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Roger Waters Slams Eurovision as 'Bulls**t', Lauds Pro-Palestinian Alternative

© AP Photo / Gregorio BorgiaFormer member of Pink Floyd, British singer and songwriter Roger Waters performs during his concert of the Us+Them tour in Rome's Circus Maximus, Saturday, July 14, 2018
Former member of Pink Floyd, British singer and songwriter Roger Waters performs during his concert of the Us+Them tour in Rome's Circus Maximus, Saturday, July 14, 2018 - Sputnik International
There is typically an element of controversy around the annual Eurovision Song Contest, with this year’s focus being on the host country itself, amid calls for a cultural boycott of Israel over its policies towards Palestinians.

As Europe’s annual musical celebration culminated in triumph for the Netherlands on Saturday night, with political rancour failing to dampen the mood of this year’s Eurovision final in Tel Aviv, Pink Floyd bassist and songwriter Roger Waters hit Twitter to slam Eurovision and applaud an alternative project – Globalvision.

In his tweet, Waters referred to Eurovision as “bulls**t” in what he described as “apartheid” Tel Aviv, of which he said he disapproved. However, he said, what he did approve of was Globalvision, the alternative event.

“My heart swells with pride for each and every one of you,”

“It’s fantastic what you’re doing,” said Waters.

Waters also expressed his love and admiration for “brothers and sisters all over the world who are standing shoulder to shoulder in support of human rights in general, and, specifically, at the time of the 71st anniversary of Nakba, brothers and sisters in Palestine”.

On the eve of Eurovision, a number of artists including Roger Waters, who has been vocal in his support of the Boycott, Divestment and Sanctions movement (also known as BDS) a Palestinian-led campaign promoting various forms of boycott against Israel, encouraged peers not to perform in Israel.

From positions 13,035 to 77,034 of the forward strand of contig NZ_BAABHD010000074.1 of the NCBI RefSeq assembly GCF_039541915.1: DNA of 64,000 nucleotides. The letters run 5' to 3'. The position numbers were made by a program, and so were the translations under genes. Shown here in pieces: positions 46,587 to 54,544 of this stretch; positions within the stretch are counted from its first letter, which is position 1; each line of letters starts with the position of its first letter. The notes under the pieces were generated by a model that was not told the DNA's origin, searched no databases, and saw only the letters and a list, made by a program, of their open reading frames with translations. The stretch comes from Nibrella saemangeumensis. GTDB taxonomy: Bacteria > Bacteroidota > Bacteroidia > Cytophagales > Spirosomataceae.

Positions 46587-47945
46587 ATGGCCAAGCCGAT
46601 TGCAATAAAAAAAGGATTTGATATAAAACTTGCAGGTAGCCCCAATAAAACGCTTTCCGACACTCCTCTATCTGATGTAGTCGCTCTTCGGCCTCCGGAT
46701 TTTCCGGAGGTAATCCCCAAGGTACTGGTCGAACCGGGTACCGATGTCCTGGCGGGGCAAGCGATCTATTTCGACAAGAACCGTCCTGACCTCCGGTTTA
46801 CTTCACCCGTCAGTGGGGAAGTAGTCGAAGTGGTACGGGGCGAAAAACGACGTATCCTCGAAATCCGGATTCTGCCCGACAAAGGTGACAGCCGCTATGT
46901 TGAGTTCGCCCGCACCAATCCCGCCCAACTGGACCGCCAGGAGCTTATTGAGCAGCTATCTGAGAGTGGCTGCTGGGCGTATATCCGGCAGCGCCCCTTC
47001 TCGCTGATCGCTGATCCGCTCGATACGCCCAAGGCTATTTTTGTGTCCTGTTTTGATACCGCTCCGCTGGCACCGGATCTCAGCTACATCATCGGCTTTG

Earlier, speaking to The Guardian, Waters said some of his fellow musicians who recently performed in Israel had said they were doing it to build bridges and further the cause of peace.

“To perform in Israel,” claimed Waters, “is a lucrative gig but to do so serves to normalise the occupation, the apartheid, the ethnic cleansing, the incarceration of children, the slaughter of unarmed protesters … all that bad stuff.”

Roger Waters called on everyone involved in what he saw as Eurovision’s betrayal of joint humanity to focus on their capacity to empathise with their Palestinian brothers and sisters.

Waters expressed vocal support for the alternative project – Globalvision.

READ MORE: Palestinians Preparing to Launch an Alternative to Eurovision

Palestinians and foreign activists who support their struggle for independence had drummed up a musical performance as an alternative to the Israel-hosted Eurovision contest, with organisers of the event, dubbed Globalvision, conducting live shows in several venues worldwide and broadcasting them on the Internet simultaneously with Saturday’s Eurovision final.

Globalvision events were to be hosted by the Palestinian city of Ramallah, in Haifa, Israel which is home to many Arabs, as well as in London and Dublin.

Duncan Laurence of the Netherlands, center, celebrates with the trophy after winning the 2019 Eurovision Song Contest grand final with the song Arcade in Tel Aviv, Israel, Saturday, May 18, 2019. - Sputnik International
Dutch Contestant Wins Eurovision 2019 Final in Israel

The celebrated Pink Floyd bassist and songwriter has been one of the most vocal proponents of the "boycott, divest, sanction" strategy being used by opponents of the government of Israel.

Specifically, he's spearheaded a movement of artists who refuse to play in the country until a peaceful solution is found.

While he's made it clear that his opposition to the country's military activity has nothing to do with Israelis or Jews, he has taken enormous heat for it.

The 2019 Eurovision final took place Sunday, with contestants from countries around Europe (plus Australia) taking to the stage in Tel Aviv, Israel.

Europe's most popular song contest is traditionally held in the country that won the previous year's competition.

Dutch contestant Duncan Laurence with his song "Arcade” claimed victory this year.

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